Organizing Journal Entries
We have covered a lot of new words and concepts in this chapter, this video gives you a preview of what happens next when we organize the journal entry information:
A journal entry is like a set of instructions. The carrying out of these instructions is known as posting. The video provides a clear description of where in the accounting cycle posting occurs. As stated earlier, posting is recording in the ledger accounts the information contained in the journal. The good news is you have already done the hard part — you have analyzed the transactions and created the journal entries. When you post, you will not change your journal entries. If you debit an account in a journal entry, you will debit the same account in posting. If you credit an account in a journal entry, you will credit the same account in posting. After transactions are journalized, they can be posted either to a T-account or a general ledger. Remember – a ledger is a listing of all transactions in a single account, allowing you to know the balance of each account. The ledger for an account is typically used in practice instead of a T-account but T-accounts are often used for demonstration because they are quicker and sometimes easier to understand. The general ledger is a compilation of the ledgers for each account for a business. Below is an example of what the T-Accounts would look like for a company.
In contrast to the two-sided T-account, the three-column ledger card format has columns for debit, credit, balance, and item description. The three-column form ledger card has the advantage of showing the balance of the account after each item has been posted. It is very important for you to understand the debit and credit rules for each account type or you may not calculate the balance correctly. Notice that we give an explanation for each item in the ledger accounts. Often accountants omit these explanations because each item can be traced back to the general journal for the explanation. The following are examples of Ledger cards for the some of the accounts from the same company shown in T-accounts above (see how you get the same balance under either approach).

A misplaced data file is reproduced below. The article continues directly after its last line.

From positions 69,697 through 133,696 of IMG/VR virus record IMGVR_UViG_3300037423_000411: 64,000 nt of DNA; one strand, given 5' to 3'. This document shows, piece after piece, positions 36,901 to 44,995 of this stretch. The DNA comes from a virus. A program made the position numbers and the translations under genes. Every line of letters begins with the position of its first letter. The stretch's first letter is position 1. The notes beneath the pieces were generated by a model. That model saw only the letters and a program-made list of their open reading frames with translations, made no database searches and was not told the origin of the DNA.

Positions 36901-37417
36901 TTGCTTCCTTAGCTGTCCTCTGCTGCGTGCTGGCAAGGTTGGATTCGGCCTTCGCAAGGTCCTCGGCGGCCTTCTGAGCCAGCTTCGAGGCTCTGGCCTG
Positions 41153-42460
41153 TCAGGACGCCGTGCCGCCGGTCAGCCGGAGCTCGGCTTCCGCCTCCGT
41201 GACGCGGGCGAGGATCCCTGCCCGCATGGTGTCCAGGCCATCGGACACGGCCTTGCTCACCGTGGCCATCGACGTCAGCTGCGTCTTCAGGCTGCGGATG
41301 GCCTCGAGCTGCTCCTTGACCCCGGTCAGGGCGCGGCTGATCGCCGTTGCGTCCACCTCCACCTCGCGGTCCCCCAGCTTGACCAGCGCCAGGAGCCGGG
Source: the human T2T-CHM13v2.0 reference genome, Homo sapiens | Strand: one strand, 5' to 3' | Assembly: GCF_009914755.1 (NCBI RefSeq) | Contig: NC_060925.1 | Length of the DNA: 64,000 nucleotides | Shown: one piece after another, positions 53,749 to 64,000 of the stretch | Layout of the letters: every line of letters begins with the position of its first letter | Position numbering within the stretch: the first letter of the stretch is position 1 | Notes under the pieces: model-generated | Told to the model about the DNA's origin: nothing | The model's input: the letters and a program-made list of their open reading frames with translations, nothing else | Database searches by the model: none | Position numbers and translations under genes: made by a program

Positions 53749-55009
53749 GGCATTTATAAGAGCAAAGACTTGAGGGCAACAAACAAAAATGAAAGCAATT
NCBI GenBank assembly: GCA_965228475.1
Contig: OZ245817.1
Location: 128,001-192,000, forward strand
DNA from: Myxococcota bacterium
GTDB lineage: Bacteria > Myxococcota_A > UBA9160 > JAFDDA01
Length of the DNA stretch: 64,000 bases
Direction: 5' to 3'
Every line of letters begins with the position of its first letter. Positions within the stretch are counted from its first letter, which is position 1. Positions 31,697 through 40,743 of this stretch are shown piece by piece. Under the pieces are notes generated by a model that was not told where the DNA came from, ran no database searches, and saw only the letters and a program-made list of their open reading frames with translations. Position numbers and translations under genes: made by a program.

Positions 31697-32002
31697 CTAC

Notice in these ledger examples that Cash is an asset and a debit increases an asset and a credit decreases an asset. Accounts Payable is a liability account and Design Services Revenue is a revenue account but both accounts increase with a credit and decrease with a debit.
Posting is always from the journal to the ledger accounts. Postings can be made (1) at the time the transaction is journalized; (2) at the end of the day, week, or month; or (3) as each journal page is filled. The choice is a matter of personal taste. When posting the general journal, the date used in the ledger accounts is the date the transaction was recorded in the journal, not the date the journal entry was posted to the ledger accounts.
The accounting equation serves as an error detection tool. If at any point the sum of debits for all accounts does not equal the corresponding sum of credits for all accounts, an error has occurred. It follows that the sum of debits and the sum of the credits must be equal in value. Double-entry bookkeeping is not a guarantee that no errors have been made—for example, the wrong ledger account may have been debited or credited, or the entries completely reversed.
If you would like to see what it looks like to move journal postings into a general ledger in Excel, watch this additional video.